For years we have been advised to switch to lower-fat dairy products to lower the risk of obesity and diseases such as cardiovascular disease, high blood pressure, diabetes and high cholesterol.
However, according to a team of Tufts University scientists, neither low-fat nor full-fat dairy products were found to have major effects on heart disease risk factors.
For over 15 years, the scientists analyzed the blood of 3,333 adults who took part in the Nurses’ Health Study and Health Professionals Follow-up Study.
They found that people who had higher levels of dairy fat in their system had 46% less risk of developing diabetes than those who had low levels of dairy fat.
The scientists came to the conculsion that three dairy biomarkers – plasma 15:0 and 17:0, and trans-16:1 n-7 – along with fatty acids are accountable for the lower occurrence of diabetes.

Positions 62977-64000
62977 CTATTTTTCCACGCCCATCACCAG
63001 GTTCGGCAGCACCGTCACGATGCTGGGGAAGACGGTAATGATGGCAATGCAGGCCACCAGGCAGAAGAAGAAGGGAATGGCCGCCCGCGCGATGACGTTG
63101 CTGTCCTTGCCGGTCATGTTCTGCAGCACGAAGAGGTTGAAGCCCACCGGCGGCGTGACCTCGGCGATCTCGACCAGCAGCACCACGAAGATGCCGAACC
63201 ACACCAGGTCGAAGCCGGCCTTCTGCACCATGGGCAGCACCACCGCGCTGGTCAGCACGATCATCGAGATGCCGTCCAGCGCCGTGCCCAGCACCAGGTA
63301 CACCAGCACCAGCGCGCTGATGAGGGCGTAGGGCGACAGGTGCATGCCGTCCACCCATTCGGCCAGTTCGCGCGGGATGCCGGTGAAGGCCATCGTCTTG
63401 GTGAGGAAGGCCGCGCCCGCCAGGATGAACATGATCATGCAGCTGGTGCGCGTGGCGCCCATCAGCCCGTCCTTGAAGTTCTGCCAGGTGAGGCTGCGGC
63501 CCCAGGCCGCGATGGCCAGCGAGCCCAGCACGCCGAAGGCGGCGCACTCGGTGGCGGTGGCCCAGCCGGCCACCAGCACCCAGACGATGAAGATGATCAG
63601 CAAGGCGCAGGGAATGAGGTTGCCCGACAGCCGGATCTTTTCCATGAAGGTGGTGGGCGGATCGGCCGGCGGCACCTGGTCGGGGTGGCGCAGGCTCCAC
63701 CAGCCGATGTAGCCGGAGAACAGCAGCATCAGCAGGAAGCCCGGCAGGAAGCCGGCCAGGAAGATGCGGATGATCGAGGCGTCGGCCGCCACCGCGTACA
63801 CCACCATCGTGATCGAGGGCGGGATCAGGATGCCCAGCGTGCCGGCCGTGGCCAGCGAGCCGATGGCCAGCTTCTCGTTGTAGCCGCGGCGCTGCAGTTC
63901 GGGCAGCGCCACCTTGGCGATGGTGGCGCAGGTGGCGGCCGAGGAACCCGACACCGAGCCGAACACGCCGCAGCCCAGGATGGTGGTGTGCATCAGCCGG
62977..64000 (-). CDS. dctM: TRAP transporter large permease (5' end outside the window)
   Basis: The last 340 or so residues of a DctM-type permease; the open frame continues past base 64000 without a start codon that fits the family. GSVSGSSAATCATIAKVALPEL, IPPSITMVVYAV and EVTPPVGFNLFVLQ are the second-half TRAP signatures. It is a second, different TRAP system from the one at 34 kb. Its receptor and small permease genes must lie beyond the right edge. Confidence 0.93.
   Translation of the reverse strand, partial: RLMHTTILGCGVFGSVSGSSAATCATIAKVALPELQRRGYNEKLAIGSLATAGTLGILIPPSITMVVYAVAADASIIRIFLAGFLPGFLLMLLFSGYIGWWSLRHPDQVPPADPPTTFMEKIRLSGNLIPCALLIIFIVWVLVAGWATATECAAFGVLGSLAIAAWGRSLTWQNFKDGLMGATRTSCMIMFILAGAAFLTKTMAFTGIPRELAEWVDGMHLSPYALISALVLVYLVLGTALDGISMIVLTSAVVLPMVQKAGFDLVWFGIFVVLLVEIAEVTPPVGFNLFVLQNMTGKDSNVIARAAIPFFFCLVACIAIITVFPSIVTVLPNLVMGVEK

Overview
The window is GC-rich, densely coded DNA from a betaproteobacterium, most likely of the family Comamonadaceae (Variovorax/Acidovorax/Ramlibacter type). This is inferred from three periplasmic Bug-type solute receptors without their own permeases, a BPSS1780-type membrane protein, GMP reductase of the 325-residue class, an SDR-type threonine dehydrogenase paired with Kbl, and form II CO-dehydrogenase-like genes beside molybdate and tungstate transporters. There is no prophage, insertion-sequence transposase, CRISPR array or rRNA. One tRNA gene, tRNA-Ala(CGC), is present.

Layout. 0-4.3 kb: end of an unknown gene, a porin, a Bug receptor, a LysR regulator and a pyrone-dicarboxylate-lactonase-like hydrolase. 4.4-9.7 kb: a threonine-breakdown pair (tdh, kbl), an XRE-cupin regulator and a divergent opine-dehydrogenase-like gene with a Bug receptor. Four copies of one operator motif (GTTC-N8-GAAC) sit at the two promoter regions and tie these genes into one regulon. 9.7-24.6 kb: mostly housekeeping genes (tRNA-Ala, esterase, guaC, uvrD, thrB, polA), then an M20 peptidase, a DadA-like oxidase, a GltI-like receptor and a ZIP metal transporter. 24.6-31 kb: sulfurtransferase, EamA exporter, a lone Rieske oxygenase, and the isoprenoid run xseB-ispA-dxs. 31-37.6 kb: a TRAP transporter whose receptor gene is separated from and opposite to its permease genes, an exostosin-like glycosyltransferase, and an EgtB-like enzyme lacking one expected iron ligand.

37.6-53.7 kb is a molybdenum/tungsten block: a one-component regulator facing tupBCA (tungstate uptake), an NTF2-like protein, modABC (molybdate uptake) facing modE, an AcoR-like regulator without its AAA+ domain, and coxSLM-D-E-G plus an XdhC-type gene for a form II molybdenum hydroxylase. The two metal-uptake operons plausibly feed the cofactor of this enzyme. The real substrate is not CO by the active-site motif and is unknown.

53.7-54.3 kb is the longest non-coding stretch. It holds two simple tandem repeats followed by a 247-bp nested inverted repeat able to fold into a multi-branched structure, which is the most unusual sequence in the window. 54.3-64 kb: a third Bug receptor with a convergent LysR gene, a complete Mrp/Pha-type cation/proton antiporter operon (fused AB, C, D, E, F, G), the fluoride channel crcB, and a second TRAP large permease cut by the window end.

Brigham and Women’s Hospital, Harvard University and Karolinska Institute looked at the effects that full-fat and low-fat dairy products have on obesity.
They studied 18,438 women from the Women’s Healthy Study and found that 8,238 of those women became obese after 11 years.
The women who consumed the most high-fat dairy products were less likely to become obese, the scientists found.
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